Discussion: This preliminary study demonstrates the potential for using an ANN to predict VO2 responses during cycling at varied intensities using easily accessible inputs. The predictive accuracy is promising, especially considering the large range of intensities and long duration of exercise. Expansion of these methods could allow ageneral algorithm to be developed for a more diverse population, improving the feasibility of oxygen uptake assessment.

Open access

Mariusz Tomczak, Zofia Ignasiak and Teresa Sławińska


Study aim: The aim of this study was to examine whether in women over 50 years of age the rate of decline in physical fitness with age affects the self-assessment of health and quality of life.

Material and methods: The survey was conducted among 113 women, aged 50–70. The women were divided into two groups: of low and high assessment of their own health and quality of life (WHOQOL-bref). The strength of the dominant hand muscles was tested and the Senior Functional Fitness Test was performed [21]. Linear regression analysis was used in the studies.

Results: Women satisfied with their health and quality of life were characterized by alower rate of decline in physical fitness after the age of 50, in particular the strength of the dominant hand muscles, aerobic capacity, upper body flexibility, and speed and coordination, than the dissatisfied or undecided women.

Conclusions: Physical fitness of women is important in assessing one’s own health and quality of life.

Open access

Małgorzata Bronikowska and Agata Korcz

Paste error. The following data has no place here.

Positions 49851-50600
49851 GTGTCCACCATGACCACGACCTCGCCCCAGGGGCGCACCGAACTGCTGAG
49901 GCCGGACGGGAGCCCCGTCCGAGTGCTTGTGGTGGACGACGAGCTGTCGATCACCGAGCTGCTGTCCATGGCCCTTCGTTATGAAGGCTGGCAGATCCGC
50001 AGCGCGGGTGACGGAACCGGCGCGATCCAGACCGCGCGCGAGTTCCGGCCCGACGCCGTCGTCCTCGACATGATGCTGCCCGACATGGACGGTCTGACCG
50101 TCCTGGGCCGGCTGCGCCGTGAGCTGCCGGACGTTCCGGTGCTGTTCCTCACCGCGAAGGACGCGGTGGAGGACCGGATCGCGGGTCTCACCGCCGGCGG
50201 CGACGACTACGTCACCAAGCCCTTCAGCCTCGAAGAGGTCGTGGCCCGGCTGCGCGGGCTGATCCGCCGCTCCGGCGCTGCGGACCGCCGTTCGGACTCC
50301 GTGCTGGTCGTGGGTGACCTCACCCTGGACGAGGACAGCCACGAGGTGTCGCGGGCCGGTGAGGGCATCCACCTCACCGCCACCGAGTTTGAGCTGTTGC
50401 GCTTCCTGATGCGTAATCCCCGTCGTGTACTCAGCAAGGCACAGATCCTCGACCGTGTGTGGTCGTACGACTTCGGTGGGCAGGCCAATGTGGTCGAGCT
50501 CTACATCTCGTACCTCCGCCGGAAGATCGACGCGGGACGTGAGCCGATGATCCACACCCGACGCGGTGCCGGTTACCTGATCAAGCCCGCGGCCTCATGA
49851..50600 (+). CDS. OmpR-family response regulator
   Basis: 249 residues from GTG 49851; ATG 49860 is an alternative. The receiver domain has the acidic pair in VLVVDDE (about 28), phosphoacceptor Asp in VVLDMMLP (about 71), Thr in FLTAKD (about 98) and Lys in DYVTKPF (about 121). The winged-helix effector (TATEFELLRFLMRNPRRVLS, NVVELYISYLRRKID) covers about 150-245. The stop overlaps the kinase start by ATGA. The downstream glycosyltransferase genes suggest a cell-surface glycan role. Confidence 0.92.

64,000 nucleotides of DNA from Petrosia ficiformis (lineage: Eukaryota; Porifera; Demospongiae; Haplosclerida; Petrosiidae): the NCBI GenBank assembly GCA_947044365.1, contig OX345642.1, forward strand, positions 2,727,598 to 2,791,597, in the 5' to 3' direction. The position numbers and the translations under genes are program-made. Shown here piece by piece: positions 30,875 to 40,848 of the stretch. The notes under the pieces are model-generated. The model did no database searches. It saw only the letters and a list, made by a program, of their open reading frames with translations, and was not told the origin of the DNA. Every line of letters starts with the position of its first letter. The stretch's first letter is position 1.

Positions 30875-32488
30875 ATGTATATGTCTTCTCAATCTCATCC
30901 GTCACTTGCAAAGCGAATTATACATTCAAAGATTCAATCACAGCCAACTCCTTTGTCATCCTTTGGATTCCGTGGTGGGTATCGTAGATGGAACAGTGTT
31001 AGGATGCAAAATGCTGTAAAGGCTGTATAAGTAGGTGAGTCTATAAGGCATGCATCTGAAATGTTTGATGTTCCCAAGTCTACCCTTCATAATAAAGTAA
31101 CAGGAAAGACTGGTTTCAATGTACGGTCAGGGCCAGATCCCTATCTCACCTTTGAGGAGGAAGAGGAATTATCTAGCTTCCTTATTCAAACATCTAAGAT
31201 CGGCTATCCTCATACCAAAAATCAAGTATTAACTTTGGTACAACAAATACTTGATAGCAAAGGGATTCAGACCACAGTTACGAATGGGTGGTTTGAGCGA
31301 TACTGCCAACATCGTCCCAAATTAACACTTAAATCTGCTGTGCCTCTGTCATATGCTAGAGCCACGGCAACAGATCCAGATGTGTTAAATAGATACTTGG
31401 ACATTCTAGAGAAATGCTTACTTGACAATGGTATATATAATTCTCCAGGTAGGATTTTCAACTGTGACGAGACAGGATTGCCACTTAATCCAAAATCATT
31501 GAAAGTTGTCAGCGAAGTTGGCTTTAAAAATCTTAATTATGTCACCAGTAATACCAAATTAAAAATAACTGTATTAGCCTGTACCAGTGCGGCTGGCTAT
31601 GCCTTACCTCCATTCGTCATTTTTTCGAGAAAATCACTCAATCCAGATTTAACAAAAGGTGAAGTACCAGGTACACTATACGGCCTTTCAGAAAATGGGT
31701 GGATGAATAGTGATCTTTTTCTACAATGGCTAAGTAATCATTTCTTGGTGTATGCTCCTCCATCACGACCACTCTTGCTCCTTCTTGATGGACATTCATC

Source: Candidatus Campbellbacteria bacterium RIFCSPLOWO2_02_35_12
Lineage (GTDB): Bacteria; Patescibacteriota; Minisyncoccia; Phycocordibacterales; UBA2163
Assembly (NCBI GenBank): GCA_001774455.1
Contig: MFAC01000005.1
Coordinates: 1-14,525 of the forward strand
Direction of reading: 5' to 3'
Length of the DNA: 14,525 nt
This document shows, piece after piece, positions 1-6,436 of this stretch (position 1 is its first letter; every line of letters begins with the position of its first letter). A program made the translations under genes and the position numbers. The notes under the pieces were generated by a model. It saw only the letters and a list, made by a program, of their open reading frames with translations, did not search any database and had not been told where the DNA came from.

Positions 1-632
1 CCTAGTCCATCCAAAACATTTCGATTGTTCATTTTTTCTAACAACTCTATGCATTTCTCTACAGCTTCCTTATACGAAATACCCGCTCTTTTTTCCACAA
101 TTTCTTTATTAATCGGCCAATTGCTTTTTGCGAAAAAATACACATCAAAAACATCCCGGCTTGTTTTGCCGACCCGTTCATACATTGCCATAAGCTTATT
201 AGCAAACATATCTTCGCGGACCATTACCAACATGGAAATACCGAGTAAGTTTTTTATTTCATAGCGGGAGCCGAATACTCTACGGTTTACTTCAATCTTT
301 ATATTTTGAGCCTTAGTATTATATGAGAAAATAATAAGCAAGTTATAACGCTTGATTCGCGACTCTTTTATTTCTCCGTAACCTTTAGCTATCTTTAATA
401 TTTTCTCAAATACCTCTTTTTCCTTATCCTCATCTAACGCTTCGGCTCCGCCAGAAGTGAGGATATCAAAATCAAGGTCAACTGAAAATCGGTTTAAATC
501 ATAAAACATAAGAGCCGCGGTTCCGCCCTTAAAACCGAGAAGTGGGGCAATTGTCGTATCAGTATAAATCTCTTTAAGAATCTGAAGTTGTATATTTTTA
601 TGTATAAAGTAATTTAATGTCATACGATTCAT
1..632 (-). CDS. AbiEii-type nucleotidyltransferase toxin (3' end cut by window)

Study aim: The main purpose of this study was to examine the level of moral competences of 437 pre-service physical educa­tion (PE) university students. It was also designed to evaluate the level of moral competency and the correlations with factors (i.e. Parents, Religion, School education, PE teacher, Sport coach, Studies, Media and Peers) potentially influencing moral development in pre-service PE teachers. Material and methods: The study included data collected in 2017 from 216 male and 221 female students aged 21.5 ± 1.85 from the faculty of Physical Education in Poznań, Poland. The students were categorised into three levels of moral competences, after which possible correlations between the factors influencing moral development were examined. The Moral Competence Test (MCT) survey was used to measure the ability to rate arguments by their moral quality. Participants were requested to confront two moral dilemmas and agree or disagree with the statements which were presented to them. Results: The results suggest that a vast majority of students (78.7%) present a very low level of moral competences, and with regard to the factors influencing moral development, the lowest value was attributed to PE teachers. Moderate positive correla­tions were found between School education and PE teacher, and between Sport coach and PE teacher. Conclusions: The findings indicate the need for more attention to be paid to moral education in teacher training in PE.

Open access

Dariusz Boguszewski, Jakub Grzegorz Adamczyk, Katarzyna Boguszewska, Dominika Wrzosek, Natalia Mrozek, Marta Waloch and Dariusz Białoszewski